NPR Publishes E-Mails From Top Staff Stating Problems With "Muslim Group's" Offer of $5 Million

NPR Publishes E-Mails From Top Staff Stating Problems With "Muslim Group's" Offer of $5 Million

NPR Publishes E-Mails From Top Staff Stating Problems With "Muslim Group's" Offer of $5 Million

Reporting on Politics and Policy.
March 10 2011 6:48 PM

NPR Publishes E-Mails From Top Staff Stating Problems With "Muslim Group's" Offer of $5 Million

In response to the second NPR sting released by Project Veritas, the network has released e-mails from last week which apparently verify what NPR had been claiming -- that the phony $5 million donation from the Muslim Education Action Center was never accepted. As they released the e-mails, NPR clarified that Betsy Liley's loose description of how the MEAC could donate to NPR was not true. "All donations – anonymous and named – are fully reported to the IRS," said NPR spokeswoman Dana Rehm.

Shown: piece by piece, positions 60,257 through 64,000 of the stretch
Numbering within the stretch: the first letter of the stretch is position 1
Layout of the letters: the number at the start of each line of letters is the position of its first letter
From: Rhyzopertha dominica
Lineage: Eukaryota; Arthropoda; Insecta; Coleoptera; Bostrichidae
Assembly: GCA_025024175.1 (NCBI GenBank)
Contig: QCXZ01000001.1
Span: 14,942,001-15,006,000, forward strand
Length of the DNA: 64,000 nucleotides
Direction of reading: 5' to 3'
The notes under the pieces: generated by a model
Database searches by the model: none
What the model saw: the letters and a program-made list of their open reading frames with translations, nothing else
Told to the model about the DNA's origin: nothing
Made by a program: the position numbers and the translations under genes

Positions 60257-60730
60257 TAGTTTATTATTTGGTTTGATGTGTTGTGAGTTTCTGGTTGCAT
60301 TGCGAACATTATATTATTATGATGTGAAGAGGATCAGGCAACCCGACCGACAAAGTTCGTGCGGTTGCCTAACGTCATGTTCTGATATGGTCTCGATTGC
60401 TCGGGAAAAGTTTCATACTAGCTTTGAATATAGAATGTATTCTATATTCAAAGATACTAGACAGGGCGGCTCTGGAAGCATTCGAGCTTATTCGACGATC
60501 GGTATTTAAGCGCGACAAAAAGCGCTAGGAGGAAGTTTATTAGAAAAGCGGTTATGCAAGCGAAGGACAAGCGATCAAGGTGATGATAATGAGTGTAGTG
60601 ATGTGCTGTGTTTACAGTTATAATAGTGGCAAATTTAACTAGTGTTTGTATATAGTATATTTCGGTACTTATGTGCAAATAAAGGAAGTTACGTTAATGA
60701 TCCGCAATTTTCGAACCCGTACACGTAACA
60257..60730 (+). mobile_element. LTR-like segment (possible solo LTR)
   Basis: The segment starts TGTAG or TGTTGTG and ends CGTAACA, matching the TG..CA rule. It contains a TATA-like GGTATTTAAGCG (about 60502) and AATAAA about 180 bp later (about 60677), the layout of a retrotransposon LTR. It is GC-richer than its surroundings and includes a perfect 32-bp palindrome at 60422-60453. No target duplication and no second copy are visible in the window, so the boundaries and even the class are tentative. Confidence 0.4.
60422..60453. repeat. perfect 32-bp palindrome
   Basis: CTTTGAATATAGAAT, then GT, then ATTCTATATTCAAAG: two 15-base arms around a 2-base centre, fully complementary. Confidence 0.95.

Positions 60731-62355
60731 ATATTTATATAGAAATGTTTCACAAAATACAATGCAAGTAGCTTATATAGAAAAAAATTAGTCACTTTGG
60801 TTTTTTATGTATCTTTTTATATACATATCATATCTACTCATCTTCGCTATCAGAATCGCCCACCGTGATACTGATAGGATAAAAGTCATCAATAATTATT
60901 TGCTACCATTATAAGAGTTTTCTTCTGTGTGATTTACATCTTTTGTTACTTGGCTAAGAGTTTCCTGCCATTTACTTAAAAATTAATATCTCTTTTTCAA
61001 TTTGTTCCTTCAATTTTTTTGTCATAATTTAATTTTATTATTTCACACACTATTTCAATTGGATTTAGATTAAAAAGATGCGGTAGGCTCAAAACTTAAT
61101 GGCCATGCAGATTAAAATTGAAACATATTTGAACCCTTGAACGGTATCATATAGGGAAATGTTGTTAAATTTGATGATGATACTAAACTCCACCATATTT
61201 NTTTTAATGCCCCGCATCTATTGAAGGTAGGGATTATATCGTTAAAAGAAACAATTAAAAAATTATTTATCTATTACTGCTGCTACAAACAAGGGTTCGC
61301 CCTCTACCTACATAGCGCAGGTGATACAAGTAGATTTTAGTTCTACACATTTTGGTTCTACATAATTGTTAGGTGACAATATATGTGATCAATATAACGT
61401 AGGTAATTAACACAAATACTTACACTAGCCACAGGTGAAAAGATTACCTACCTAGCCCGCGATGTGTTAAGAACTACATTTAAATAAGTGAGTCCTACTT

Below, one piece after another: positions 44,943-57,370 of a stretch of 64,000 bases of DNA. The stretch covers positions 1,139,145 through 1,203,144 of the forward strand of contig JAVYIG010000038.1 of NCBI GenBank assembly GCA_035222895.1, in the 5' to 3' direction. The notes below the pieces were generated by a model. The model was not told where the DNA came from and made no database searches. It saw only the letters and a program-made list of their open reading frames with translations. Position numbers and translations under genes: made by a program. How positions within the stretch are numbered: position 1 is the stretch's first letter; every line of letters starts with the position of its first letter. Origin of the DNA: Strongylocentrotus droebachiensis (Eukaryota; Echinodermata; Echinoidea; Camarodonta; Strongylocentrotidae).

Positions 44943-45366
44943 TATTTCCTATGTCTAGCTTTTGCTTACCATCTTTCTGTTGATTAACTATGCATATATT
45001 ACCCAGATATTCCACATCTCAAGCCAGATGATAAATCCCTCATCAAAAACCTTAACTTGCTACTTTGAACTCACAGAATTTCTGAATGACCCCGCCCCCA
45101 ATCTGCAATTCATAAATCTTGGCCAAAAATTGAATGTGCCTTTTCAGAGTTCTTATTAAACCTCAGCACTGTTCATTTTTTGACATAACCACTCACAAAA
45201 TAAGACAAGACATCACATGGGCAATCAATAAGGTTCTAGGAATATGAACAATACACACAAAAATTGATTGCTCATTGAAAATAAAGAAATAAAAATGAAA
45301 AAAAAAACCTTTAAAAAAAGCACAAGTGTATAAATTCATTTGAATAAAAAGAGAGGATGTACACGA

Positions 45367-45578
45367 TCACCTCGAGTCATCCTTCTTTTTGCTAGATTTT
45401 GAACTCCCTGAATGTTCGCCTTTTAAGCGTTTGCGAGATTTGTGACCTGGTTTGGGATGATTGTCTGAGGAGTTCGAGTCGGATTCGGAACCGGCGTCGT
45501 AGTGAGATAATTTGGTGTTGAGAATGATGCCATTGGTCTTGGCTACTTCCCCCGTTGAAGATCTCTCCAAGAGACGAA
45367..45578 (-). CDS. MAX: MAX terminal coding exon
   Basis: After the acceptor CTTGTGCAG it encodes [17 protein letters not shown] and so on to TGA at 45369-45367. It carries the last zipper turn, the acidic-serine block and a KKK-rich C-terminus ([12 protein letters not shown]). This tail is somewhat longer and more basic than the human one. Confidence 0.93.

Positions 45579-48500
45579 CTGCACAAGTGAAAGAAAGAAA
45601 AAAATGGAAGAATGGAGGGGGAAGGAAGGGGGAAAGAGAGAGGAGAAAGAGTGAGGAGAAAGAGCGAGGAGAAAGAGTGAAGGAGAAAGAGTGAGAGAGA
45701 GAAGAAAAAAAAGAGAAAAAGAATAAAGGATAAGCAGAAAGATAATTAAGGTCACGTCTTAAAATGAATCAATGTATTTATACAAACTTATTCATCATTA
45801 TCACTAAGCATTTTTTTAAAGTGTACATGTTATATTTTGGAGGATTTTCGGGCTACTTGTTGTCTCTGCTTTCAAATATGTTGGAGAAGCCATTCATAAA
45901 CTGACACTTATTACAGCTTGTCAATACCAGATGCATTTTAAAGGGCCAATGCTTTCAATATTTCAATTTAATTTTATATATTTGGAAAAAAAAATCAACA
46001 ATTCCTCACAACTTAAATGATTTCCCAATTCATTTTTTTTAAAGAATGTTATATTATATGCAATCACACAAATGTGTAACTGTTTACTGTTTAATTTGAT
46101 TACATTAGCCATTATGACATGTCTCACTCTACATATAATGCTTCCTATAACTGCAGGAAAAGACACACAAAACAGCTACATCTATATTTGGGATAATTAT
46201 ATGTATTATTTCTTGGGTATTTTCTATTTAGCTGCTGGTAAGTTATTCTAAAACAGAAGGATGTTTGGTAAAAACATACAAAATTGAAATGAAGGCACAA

Anyway: The e-mails. On March 3, then-NPR CEO Vivian Schiller sent an e-mail to colleagues about a potential problem with MEAC's non-profit status.

David Weigel David Weigel

David Weigel is a reporter for the Washington Post. 

From: Vivian Schiller
Sent: Thursday, March 03, 2011 1:25 PM
To: Joyce Slocum; Betsy Liley; Debra Delman
Subject: MEAC


I spoke to Ibrahim. He says they ARE a 501c3. And then he added... "I think". I told him we would need to know for sure AND we would need to look at the 990 as we do for any first time donor. He stressed that they want confidentially and I told him what Joyce told me – that it would not need to be reported in the public part of the 990 but it would need to be reported to the IRS, including the name of the donating institution. He had questions on all of the above which I said I simply don’t have the expertise to answer but that one of our lawyers could. He repeated again that they want to deliver the check. I said that’s very generous but we really need to sort out these issues first. He said is there a problem – and I said I don’ know till we can see the 990. He seemed a bit worried that there was some subtext to our hesitation.